Buchenwald Concentration Camp & Memorial Site
The Buchenwald bus (no. 6) from Weimar's Hauptbahnhof goes 6km (4 miles) northwest of Weimar to Gedenkstätte Buchenwald (tel. 03643/4300; www.buchenwald.de). An estimated 250,000 Jews, Slavs, Gypsies, homosexuals, political opponents, prisoners of war, Jehovah's Witnesses, social misfits, criminals, and others were confined here from 1937 until the camp's liberation by the U.S. Army in 1945. Officially, Buchenwald was a work camp, so far fewer people were killed here than at other concentration camps.
Nonetheless, 56,000 people died here; many, many thousands of others were sent on from here to other death camps; and a quarter of a million people, from more than 30 nations, suffered unspeakable pain as prisoners here. Furthermore, atrocities practiced in Buchenwald have made its very name synonymous with human perversity. Medical experiments on prisoners were common here, and prisoners, ironically, did not get nearly the amount of care and protection that animals in the SS men's zoo received. This is also the concentration camp from which famed author and Nobel Peace Prize winner Elie Wiesel was liberated. (For more about his experiences at Buchenwald, read his best-selling book, Night.)
Buchenwald's sad history continued when Soviet occupation forces used the site as an internment camp from 1945 to 1950, where more than 7,000 people died and were buried in mass graves.
Today, Buchenwald is a haunting sight. Only fragments of the camp have been preserved, as much of it has vanished by deliberate destruction and through the wear and tear of many years. The clock in the gate building reflects the time of the liberation by the U.S. Army in 1945. The gate has JEDEM DAS SEINE ("To Each His Own") inscribed upon it: It is one of the only Nazi concentration camps with a gate that was not inscribed with ARBEIT MACHT FREI ("Work Will Make You Free"). All but a few buildings have been replaced with eerie black rocks filling in the foundations (which you can still see) of old barracks and more. The storehouse (as well as some other buildings) still exists in its original form, and the museum inside reflects both the Soviet and the Nazi past of the camp.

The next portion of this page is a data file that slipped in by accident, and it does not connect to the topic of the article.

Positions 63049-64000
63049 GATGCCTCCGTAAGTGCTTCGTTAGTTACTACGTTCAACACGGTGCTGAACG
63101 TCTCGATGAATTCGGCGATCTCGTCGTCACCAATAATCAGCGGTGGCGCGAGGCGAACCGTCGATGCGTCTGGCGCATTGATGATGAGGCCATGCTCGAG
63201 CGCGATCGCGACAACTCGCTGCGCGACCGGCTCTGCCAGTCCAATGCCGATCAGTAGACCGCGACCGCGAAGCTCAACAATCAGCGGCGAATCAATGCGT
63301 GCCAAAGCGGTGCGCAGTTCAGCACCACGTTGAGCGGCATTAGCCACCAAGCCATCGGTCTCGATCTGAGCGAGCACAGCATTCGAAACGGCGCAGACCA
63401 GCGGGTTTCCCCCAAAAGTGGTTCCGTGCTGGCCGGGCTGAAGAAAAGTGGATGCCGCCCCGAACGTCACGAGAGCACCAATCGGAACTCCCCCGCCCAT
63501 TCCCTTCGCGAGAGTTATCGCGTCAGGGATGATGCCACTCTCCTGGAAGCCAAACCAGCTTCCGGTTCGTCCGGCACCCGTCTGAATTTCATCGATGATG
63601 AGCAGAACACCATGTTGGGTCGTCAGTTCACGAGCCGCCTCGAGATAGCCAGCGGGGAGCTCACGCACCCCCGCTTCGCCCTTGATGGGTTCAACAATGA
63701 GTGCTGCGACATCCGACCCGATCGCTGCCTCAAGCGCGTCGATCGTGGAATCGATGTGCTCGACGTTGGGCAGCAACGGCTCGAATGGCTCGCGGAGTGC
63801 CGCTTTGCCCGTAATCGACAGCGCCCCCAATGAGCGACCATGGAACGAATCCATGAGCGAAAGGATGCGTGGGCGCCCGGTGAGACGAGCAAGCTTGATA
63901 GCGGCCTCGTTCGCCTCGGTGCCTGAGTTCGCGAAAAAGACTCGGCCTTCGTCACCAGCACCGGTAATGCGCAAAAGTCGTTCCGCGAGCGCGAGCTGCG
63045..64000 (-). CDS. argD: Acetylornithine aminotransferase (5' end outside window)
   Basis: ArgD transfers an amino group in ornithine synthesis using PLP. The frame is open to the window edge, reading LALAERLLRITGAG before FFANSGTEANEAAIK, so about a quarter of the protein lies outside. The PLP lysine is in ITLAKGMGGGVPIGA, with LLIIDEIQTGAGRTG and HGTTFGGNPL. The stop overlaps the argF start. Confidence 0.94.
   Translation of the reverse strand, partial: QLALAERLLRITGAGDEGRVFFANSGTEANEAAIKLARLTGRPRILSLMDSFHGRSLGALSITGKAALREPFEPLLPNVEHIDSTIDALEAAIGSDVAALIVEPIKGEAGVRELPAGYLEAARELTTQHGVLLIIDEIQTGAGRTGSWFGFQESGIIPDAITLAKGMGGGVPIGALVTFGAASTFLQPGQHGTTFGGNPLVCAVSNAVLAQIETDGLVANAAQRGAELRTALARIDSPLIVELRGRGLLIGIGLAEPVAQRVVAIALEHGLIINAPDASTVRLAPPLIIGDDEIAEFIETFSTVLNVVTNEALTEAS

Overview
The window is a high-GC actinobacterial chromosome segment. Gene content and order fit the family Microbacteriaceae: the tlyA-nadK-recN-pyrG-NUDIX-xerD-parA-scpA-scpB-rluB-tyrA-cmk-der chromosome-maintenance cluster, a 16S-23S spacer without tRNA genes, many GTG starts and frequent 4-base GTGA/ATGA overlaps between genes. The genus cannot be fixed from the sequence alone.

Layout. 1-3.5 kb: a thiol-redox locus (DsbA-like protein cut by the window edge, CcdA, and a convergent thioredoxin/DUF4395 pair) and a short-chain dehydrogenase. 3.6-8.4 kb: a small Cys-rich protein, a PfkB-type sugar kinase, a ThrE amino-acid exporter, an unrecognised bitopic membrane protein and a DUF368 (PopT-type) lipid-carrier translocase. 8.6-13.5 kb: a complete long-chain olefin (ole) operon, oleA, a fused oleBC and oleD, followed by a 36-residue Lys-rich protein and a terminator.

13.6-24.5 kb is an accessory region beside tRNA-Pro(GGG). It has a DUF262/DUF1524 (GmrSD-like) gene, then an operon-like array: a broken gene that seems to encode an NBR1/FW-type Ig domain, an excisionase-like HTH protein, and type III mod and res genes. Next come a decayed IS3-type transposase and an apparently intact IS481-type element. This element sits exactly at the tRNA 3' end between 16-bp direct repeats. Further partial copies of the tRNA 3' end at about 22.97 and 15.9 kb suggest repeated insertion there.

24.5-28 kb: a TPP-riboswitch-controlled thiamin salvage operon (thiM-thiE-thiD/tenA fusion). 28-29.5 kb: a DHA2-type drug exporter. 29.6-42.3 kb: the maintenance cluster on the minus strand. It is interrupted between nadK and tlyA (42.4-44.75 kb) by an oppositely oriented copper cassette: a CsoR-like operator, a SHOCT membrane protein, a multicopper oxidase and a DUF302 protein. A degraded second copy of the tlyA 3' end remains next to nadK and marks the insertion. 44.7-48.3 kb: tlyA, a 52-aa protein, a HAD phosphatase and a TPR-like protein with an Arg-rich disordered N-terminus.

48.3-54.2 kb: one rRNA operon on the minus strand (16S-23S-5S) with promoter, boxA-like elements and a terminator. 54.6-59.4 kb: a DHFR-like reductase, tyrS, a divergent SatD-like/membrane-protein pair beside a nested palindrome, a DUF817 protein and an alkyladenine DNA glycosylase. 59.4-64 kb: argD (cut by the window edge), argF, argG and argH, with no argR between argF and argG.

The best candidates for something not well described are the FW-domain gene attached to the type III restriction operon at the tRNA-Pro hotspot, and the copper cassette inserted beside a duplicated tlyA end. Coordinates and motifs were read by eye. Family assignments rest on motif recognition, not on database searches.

A well-planned and -executed monument/memorial lies about 1km (2/3 mile) from the remnants of the camp itself, with its own parking lot. The monument has several facets (sculpture, bell tower, and so on) built over the graves of more than 3,000 Buchenwald victims.
You can visit Buchenwald April to October Tuesday to Sunday 10am to 6pm, and November to March Tuesday to Sunday 10am to 4pm. Last admission is 30 minutes before closing. Admission is free.
Note: This information was accurate when it was published, but can change without notice. Please be sure to confirm all rates and details directly with the companies in question before planning your trip.